Discrimination in the Labor Market: Exposing Employment Barriers among Muslim Jobseekers in Australia

Terence Lovat, Pam Nilan, S. A. Hamed Hosseini, Ibtihal Samarayi, Michelle Mansfield, Wendy Alexander

Abstract


This article reports the findings of a multi-method study to assess barriers to employment among Muslim jobseekers and the relative effectiveness of employment services designed to support them. In August 2010, the United Nations Committee on the Elimination of Racial Discrimination noted with concern reports from Australia that highlighted ‘ongoing issues of discrimination and inequity … experienced by members of certain minority communities including African communities, people of Asian, Middle Eastern and Muslim background’ (United Nations, 2010: 3). For Muslims inAustralia, a point of concern is seen in unusually high unemployment rates, especially given the relatively strong qualification rates to be found in the Australian Muslim population. Using survey and interview data, we describe and interpret this phenomenon using both the jobseeker and service provider perspectives. We found Muslim jobseekers struggle to deal with structural obstacles such as inadequacy of services, as well as subjective misunderstandings and discriminatory behaviours.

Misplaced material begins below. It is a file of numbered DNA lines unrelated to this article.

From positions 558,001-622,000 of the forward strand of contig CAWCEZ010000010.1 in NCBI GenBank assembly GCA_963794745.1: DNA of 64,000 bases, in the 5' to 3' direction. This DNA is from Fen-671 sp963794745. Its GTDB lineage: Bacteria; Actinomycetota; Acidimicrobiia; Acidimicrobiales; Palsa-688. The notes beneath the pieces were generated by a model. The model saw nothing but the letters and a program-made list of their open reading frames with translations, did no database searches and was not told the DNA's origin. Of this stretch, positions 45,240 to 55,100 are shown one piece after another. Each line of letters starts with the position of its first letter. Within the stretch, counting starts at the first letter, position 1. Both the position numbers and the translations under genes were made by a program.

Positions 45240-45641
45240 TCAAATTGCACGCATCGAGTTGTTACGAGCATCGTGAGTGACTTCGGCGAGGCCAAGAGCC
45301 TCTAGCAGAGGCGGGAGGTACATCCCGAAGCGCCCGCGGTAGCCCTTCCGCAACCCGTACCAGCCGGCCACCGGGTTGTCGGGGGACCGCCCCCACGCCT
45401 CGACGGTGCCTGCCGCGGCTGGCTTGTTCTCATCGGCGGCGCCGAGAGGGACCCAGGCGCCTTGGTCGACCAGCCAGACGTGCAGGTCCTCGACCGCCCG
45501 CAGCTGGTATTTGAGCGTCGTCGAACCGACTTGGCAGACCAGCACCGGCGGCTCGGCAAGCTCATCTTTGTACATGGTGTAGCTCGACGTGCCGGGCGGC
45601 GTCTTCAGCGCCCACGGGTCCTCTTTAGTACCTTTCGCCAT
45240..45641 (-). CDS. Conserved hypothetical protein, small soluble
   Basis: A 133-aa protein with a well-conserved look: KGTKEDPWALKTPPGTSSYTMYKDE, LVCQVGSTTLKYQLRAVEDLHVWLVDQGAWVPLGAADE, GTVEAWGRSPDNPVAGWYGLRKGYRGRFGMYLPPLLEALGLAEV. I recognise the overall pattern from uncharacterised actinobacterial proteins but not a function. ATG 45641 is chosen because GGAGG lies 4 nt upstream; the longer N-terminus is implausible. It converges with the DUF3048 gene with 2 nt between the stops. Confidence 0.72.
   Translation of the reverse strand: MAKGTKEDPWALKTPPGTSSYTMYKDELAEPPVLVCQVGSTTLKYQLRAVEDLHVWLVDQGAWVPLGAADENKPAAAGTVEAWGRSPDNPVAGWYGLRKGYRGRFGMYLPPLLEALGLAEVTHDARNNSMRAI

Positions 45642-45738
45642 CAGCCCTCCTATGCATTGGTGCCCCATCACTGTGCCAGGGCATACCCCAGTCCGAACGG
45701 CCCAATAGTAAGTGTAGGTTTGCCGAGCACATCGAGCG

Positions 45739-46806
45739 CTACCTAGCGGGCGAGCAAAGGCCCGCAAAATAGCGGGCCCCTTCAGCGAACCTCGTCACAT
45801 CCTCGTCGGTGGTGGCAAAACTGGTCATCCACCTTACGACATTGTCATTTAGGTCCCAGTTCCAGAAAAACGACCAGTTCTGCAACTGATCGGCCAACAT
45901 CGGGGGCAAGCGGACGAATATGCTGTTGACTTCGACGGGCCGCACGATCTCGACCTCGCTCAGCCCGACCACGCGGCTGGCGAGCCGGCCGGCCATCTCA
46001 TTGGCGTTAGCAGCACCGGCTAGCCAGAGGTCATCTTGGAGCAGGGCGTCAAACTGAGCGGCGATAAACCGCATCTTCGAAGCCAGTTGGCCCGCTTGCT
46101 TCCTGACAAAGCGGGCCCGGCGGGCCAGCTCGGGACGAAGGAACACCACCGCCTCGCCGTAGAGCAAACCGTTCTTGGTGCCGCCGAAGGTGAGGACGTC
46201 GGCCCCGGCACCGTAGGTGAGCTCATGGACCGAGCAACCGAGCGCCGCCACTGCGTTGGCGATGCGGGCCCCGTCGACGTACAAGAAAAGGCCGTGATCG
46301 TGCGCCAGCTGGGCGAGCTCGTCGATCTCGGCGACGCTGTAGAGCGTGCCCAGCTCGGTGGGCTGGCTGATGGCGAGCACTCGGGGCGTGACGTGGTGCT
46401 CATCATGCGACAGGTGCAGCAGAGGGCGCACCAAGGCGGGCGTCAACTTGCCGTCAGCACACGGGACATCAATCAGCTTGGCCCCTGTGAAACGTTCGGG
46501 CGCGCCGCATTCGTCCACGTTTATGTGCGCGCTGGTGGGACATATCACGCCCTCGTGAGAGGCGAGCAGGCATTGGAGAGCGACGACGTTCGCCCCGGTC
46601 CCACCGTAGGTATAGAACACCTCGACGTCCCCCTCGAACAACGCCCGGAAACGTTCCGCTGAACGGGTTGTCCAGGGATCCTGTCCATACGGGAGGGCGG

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DOI: https://doi.org/10.5296/iss.v1i1.4374

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